The outcome of the first strategy, of distributing the cake equally between all the diners, arises from the noble impulse to accommodate everyone equally without excluding anyone. However, this type of strategy also constrains the stakes by assuming that the most chocolate truffle cake for all patrons produces the best outcome, regardless of what the players in the game actually want or need. There is an expectation that a decrease in supply should produce an increase in demand; there is a tendency to want what we do not have without seriously considering why we want what we want. But rarity alone does not produce authentic desirability. When the measurement of value is limited to a single metric, when the problem is constrained too rigidly, to only chocolate truffle cake let’s say, we fix ourselves within the logic of scarcity and become blind to the opportunity costs associated with failing to discover other ways of satisfying needs. When trying to share things like cake, we usually default to this kind of zero sum strategy.
In his book, “Nonzero”, Robert Wright proposes that human progress arcs towards ‘non-zero sumness’. Our ability to communicate, empathize, and collaborate add value to a given situation by virtue of creatively working through problems together. This idea is commonly illustrated by the Prisoner’s Dilemma, which he describes in the following way:
“Two partners in crime are being separately interrogated. Each will be better off if neither rats on the other than if both do. But, through cooperation is in their mutual interest, there are two great barriers to it. One is a lack of communication; you can’t agree on a join strategy if there’s a wall between you and your accomplice. And if you overcome this barrier, you face a second one — lack of trust; if you think your accomplice is going to renege on the deal, and rat on you after all, then you’re better off copping a plea and ratting on him. Somehow, this fear of being cheated must be overcome for things to work out well. “ (Wright, 99)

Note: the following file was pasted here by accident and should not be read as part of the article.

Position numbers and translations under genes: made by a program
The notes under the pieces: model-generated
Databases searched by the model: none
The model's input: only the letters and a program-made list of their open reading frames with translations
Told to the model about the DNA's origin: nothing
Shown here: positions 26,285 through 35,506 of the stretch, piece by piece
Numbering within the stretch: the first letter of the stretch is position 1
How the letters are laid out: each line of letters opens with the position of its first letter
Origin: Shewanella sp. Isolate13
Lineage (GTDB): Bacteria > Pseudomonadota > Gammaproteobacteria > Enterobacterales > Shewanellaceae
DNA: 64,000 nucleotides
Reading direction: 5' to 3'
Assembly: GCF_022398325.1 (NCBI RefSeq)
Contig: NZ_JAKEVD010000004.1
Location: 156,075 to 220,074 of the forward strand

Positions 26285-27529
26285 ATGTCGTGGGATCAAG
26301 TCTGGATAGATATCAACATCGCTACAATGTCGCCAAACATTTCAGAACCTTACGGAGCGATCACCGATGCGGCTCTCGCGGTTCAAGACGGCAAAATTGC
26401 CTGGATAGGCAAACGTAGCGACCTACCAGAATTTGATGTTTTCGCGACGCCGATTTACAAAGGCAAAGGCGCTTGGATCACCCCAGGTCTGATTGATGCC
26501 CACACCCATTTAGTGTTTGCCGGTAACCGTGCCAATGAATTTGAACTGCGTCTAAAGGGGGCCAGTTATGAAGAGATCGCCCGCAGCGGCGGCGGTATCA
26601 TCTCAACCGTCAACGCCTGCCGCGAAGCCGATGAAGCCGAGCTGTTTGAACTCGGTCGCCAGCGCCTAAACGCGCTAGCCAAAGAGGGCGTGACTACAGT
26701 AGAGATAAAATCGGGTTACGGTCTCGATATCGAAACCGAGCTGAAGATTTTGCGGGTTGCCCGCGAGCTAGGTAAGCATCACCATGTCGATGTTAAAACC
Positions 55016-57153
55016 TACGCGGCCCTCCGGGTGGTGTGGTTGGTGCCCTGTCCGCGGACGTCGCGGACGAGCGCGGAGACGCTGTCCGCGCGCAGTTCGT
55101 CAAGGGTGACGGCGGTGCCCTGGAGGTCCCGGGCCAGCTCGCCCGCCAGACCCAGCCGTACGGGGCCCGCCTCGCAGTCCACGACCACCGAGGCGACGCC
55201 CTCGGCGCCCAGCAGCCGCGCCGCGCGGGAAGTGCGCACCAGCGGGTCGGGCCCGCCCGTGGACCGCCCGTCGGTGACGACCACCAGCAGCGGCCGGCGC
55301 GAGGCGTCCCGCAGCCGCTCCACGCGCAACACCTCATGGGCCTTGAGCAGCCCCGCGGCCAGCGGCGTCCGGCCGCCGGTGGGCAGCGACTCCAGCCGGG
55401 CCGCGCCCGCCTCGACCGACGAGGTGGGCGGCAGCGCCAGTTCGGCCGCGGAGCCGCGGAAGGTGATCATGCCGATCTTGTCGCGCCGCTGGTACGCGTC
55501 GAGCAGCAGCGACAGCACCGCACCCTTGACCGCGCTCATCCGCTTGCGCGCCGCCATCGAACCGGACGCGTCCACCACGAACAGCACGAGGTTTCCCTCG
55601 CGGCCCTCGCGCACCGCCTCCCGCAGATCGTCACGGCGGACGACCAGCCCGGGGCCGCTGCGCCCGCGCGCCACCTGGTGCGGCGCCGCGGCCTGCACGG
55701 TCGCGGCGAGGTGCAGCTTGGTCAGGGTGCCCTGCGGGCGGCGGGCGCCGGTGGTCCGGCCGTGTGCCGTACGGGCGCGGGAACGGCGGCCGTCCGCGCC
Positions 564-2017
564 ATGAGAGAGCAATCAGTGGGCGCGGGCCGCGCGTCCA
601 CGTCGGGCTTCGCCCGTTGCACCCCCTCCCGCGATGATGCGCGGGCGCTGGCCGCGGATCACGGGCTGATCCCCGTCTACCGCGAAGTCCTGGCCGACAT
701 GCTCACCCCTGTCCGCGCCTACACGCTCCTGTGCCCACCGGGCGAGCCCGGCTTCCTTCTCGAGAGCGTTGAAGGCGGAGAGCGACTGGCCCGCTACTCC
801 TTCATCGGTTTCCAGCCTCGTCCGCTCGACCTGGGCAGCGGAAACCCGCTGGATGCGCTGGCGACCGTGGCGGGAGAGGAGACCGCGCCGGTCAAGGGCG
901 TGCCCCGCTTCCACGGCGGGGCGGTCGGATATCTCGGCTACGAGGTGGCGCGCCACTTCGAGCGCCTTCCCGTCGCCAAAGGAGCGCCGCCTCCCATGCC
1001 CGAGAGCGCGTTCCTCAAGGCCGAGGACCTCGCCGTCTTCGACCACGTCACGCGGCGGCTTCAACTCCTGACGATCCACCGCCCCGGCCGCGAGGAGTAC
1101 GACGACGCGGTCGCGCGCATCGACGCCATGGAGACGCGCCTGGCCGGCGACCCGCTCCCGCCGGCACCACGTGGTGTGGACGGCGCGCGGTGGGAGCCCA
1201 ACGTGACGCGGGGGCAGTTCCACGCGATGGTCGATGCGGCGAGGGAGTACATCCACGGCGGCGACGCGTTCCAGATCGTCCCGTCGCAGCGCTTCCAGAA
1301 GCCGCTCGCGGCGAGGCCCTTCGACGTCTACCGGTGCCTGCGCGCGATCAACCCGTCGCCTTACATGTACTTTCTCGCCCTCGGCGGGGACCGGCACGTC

Design strategies such as Human Centered Design and Design Thinking place a high value on engaging stakeholders in order to elicit empathy and better understand the motivations of all stakeholders. Communication among all the stakeholders, even and especially adversarial stakeholders, can change the dynamic, and allow for coordinated behavior. It is always wise to listen closely to an adversary. By better understanding their motivations you may be able to find ways you can collaborate and play a positive sum game; you may discover unexpected insights in their position, but failing that, you are also better positioned to win should you need to play a zero sum game.
By asking who wants chocolate truffle cake and drawing on the combined creative capacity of all stakeholders, space is cleared for other unconsidered possibilities. This kind of coordinated collaboration produces positive externalities by incentivizing conditions for a creative culture. It gives others permission to engage in creative conversations and establishes conditions where there is a greater probability of changing a zero sum into a positive sum. It’s not just getting the biggest piece alone that produces value, but the social capital produced through creative collaboration, and the bonds that are formed by playing the game together that, in part, produce a positive sum outcome.
It is also important to point out that the increased value produced by positive sum strategies may not produce an equal increase in value for all players. Some players may benefit without negatively impacting others. This is called a Pareto Improvement. When a threshold has been reached where the increased value for some decreases the value for others, the system can be said to be Pareto Efficient. At this point, the allocations of resources tend to shift to a zero sum game.